5

I lost a ball bearing today. Is it okay to go to a hardware store and pick up a general 1/4 in. steel plain ball bearing to replace it? Performance is not a concern, only longevity of parts.

1
  • The most important thing is that the replacement ball be exactly the same size as the one it replaces. There are several different standards for how balls are sized, and you wouldn't want to, eg, get a metric one to replace an imperial one. Apr 17 at 21:49
6

Ideally, no. Bearing balls are of such fine tolerance that a random substitution is likely to be bigger or smaller than your existing ones.

The best solution is to buy a set, then replace all the bearings on both sides of the axle. That way they've come from the same batch and will be all the same size. You can get bearing ball sets from your local bike shop or just buy 20 of the above.

A proper bike shop won't even reuse a new bearing that has dropped on the floor by accident, they'd just get another from the same batch.


Why is size such an issue? Imagine if your single replacement was slightly larger. The two balls either side of the new one would not take as much load, and may be free floating due to the bigger new ball taking extra load.

This leads to extra pressure on one ball and premature wear and failure, and at least two balls simply sliding around and not rolling. This generates wear because of a lack of preload on those balls.

Upshot is Spalling where the big ball looses chunks, which adhere to the race, and then peel off leaving dents. When this happens, your cones need replacing and/or the hub is dead.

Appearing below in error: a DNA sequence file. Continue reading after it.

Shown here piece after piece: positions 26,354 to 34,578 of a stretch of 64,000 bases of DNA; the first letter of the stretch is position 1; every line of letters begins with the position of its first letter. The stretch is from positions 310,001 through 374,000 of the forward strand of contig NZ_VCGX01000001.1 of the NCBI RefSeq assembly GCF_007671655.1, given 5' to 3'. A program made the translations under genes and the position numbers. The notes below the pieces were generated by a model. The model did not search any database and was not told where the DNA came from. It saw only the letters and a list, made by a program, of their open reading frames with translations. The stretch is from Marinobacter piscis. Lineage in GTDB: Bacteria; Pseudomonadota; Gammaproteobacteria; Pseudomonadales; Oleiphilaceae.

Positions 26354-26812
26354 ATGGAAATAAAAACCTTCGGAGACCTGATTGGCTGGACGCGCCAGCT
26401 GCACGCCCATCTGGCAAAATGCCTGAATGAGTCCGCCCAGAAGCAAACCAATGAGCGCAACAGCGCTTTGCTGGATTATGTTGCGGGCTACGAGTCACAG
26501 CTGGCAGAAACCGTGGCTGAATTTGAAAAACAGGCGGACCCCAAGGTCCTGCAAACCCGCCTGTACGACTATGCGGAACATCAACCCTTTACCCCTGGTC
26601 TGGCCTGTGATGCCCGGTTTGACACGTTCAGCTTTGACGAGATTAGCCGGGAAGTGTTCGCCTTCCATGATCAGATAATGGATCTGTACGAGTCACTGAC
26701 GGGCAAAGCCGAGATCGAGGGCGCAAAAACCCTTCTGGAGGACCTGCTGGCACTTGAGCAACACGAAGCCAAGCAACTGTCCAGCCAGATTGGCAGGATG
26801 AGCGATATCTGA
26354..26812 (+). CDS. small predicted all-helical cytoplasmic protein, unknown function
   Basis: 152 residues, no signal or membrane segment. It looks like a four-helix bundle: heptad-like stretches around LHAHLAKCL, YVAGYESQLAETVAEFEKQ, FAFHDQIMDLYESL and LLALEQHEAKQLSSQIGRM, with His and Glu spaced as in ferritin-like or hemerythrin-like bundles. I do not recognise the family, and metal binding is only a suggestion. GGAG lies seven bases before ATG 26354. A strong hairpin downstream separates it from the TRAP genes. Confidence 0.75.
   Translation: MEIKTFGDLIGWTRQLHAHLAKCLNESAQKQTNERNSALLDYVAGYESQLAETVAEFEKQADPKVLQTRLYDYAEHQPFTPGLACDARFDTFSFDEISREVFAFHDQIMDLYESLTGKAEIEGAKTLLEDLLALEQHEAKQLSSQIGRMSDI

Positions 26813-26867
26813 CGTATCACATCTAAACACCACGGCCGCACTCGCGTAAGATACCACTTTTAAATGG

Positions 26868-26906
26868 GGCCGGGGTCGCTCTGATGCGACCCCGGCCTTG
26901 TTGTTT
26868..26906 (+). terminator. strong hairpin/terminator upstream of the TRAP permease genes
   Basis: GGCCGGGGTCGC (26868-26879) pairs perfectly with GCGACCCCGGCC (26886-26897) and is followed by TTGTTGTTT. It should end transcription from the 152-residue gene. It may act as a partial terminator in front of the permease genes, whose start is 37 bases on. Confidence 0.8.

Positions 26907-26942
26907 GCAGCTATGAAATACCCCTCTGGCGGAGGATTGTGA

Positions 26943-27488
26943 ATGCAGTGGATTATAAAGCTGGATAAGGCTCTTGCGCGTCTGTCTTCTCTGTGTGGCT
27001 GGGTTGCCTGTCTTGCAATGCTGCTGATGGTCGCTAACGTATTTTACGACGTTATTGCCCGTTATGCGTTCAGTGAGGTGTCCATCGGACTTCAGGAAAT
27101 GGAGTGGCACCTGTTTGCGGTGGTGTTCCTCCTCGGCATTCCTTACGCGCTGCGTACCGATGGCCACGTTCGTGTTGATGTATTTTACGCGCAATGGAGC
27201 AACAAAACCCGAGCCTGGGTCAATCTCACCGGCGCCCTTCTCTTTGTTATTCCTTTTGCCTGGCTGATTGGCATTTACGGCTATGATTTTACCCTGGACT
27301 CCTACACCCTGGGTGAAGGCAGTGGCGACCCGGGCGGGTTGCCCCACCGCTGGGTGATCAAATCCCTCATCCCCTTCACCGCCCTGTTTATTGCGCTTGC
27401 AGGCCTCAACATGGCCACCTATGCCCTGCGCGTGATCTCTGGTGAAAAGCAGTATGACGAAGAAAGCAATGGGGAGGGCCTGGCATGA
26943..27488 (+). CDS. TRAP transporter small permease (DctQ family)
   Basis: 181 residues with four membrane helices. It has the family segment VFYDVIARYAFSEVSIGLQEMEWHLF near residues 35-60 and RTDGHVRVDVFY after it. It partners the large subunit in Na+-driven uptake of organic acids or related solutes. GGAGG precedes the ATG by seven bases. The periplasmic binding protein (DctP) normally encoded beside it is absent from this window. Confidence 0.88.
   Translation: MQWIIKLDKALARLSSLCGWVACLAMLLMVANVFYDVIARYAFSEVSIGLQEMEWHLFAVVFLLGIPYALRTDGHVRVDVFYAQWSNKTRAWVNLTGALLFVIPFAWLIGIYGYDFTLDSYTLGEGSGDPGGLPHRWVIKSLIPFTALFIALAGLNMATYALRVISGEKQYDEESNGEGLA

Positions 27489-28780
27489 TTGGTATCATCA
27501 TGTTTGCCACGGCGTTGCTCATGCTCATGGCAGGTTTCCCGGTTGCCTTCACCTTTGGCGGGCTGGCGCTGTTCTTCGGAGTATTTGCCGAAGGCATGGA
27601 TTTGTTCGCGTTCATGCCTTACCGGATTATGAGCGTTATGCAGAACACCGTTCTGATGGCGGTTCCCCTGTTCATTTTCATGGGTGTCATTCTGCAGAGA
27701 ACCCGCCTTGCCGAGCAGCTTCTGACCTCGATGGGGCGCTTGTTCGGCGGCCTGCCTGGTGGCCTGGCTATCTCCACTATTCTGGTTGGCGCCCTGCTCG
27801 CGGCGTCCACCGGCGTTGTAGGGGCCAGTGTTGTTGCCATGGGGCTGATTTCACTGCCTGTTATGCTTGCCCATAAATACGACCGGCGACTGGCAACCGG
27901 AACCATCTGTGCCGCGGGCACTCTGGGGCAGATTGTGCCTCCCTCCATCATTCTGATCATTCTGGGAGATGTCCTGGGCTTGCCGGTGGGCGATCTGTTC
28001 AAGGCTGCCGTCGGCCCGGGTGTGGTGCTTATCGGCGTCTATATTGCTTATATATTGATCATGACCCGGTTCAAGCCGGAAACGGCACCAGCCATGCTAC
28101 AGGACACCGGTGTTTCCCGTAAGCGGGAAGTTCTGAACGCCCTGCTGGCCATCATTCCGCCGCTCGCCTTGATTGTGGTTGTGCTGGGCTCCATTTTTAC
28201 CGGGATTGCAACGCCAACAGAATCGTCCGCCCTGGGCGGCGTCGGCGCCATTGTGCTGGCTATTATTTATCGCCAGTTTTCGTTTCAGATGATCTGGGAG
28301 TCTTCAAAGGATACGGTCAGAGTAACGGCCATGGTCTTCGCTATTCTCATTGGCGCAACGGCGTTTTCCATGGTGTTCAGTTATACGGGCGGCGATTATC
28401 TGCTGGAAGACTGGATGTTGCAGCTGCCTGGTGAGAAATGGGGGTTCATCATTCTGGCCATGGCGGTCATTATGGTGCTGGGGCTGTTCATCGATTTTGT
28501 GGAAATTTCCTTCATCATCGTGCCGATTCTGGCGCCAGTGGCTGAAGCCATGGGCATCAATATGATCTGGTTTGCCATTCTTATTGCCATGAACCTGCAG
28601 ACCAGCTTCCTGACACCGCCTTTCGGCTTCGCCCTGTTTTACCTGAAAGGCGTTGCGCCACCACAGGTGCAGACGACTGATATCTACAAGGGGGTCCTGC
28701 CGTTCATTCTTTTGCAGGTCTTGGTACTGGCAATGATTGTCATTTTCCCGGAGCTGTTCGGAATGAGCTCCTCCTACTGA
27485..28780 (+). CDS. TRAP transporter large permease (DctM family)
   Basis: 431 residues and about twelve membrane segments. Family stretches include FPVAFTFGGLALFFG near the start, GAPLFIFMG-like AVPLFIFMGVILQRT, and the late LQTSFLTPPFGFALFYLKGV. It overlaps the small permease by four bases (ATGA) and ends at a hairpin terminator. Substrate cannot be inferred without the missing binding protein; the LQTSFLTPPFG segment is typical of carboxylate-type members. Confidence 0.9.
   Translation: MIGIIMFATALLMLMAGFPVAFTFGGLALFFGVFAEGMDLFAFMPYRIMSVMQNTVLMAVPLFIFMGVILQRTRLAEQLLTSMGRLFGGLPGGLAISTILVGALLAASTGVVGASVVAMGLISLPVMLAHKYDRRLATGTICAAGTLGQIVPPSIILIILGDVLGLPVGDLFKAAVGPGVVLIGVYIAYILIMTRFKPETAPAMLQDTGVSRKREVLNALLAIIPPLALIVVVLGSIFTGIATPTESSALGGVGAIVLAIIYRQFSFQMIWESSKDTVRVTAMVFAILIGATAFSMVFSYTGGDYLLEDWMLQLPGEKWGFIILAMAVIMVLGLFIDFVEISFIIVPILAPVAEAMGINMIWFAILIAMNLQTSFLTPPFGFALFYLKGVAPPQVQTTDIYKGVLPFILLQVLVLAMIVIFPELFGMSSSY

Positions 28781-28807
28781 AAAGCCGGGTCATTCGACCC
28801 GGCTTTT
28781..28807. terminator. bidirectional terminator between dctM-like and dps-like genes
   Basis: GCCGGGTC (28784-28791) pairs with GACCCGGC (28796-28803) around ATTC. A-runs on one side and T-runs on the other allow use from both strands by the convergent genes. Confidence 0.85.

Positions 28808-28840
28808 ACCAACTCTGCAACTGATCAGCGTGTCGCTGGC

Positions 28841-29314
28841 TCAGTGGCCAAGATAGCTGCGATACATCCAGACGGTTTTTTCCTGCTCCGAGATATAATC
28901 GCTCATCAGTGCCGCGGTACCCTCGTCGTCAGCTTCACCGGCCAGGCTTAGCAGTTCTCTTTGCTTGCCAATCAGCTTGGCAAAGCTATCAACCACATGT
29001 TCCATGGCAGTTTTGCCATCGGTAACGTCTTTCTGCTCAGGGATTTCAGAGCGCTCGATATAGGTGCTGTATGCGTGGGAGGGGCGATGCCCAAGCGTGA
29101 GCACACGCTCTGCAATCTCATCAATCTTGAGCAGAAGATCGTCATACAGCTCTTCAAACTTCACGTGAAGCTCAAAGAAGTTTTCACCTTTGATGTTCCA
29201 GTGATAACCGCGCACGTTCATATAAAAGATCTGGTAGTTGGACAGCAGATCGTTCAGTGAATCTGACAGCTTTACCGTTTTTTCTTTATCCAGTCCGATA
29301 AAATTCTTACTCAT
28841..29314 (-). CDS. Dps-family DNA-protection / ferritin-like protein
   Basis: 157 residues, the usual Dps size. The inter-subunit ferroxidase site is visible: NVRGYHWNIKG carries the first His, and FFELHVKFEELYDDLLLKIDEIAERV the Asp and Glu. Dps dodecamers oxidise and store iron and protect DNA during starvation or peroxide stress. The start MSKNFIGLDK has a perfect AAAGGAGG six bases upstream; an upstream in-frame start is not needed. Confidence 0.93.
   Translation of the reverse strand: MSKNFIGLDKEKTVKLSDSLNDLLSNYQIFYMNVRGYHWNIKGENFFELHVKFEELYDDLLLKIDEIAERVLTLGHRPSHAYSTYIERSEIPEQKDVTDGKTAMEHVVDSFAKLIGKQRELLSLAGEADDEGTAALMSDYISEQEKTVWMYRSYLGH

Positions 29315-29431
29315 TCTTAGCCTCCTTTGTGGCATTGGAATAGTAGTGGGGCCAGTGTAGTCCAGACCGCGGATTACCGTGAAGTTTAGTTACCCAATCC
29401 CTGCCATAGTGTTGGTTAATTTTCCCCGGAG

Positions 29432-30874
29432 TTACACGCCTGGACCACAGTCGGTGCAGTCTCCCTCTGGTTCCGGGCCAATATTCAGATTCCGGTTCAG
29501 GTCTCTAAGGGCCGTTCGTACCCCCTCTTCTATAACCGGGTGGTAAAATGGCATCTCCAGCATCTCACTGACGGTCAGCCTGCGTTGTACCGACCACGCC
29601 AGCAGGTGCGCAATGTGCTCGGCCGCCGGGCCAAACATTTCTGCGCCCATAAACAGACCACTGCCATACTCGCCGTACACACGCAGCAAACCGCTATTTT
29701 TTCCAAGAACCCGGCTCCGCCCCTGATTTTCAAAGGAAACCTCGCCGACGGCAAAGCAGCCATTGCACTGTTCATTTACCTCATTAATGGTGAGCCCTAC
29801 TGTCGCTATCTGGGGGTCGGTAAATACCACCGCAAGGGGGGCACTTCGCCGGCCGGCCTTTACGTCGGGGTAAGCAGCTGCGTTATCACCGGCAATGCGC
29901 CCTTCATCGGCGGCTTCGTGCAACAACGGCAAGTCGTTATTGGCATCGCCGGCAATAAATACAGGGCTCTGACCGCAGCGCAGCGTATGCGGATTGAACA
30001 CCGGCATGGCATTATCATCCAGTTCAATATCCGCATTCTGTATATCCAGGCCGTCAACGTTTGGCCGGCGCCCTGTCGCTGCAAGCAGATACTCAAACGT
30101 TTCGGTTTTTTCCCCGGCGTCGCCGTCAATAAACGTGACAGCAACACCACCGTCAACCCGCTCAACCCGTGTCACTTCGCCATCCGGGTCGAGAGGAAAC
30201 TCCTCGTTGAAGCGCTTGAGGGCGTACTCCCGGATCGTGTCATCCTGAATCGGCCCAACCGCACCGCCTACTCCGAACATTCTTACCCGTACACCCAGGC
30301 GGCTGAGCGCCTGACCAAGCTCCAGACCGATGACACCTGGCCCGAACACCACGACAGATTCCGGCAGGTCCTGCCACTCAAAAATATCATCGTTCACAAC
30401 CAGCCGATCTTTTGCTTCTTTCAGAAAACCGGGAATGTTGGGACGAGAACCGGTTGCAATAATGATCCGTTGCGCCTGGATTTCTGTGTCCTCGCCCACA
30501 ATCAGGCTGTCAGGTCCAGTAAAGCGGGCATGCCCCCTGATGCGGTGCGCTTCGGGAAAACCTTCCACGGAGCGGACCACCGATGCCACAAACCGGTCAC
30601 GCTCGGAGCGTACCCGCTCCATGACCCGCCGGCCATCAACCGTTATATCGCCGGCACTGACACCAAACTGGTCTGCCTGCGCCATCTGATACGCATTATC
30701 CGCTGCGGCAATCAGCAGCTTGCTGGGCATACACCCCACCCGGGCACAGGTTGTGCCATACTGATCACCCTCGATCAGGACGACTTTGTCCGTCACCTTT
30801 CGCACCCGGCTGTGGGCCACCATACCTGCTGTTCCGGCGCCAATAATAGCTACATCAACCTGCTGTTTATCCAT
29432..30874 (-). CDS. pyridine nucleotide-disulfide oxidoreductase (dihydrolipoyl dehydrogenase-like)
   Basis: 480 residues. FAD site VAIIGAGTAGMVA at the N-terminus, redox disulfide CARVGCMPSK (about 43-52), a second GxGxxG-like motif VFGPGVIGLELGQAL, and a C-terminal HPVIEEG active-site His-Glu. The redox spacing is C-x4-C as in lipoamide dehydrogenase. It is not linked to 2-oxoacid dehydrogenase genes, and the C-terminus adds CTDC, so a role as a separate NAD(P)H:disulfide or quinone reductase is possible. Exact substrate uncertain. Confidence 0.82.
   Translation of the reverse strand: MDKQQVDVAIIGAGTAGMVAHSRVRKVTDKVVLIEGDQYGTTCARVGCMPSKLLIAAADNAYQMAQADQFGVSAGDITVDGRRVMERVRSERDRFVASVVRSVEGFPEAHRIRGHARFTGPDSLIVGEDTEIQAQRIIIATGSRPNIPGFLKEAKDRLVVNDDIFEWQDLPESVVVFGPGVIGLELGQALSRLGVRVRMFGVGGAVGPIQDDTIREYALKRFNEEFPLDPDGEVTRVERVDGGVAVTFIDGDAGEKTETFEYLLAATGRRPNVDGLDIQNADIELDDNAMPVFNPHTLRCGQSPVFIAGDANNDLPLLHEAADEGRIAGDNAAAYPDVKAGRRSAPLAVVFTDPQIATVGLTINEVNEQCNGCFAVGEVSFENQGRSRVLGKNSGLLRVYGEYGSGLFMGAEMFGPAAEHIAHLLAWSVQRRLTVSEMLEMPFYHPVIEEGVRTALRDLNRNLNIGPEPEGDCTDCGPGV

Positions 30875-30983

If the new ball is too small, the same thing happens but the new ball simply slides and the two on either side take more load.

In short, a set of new bearings is cheap, just do it. You can get loose balls or you can get balls in a cage which are more convenient, either is fine.


On the flip side, I have sometimes used a spare bearing ball to repair an old donor bike at a fixup. A kids bike that might only do a hundred miles travel in its entire life would probably be fine for this fix, compared to a race bike doing a hundred miles a ride, or a long-distance commuter who does a hundred miles a week.

A bearing ball in a bicycle is not a high-load nor a high-speed application, so physically the bearing ball would function at the RPM and temperatures of a bicycle hub. The size and tolerance is the main issue.

So it's up to you and the expected longevity you expect from that wheel.

6
  • 1
    Is this only about loose ball bearings? Aren't the general-purpose ones more likely to be industrial units (sealed or not)?
    – Vladimir F
    Apr 19 at 13:36
  • @VladimirF yes this question is about loose (or caged) bearings. A bearing cartridge would not fit OPs bike, and would not have lost a single ball in the first place.
    – Criggie
    Apr 19 at 19:33
  • I do not see where the OP speaks about a single ball.
    – Vladimir F
    Apr 19 at 19:35
  • @VladimirF "I lost a ball bearing today. " and the link in the original question was to a single bearing ball costing 85 US Cents.
    – Criggie
    Apr 19 at 19:36
  • 1
    I am not a native English speaker but I see a difference between loosing a ball bearing and a single bearing ball. I did not inspect the edit history, though.
    – Vladimir F
    Apr 19 at 19:37

Your Answer

By clicking “Post Your Answer”, you agree to our terms of service, privacy policy and cookie policy

Not the answer you're looking for? Browse other questions tagged or ask your own question.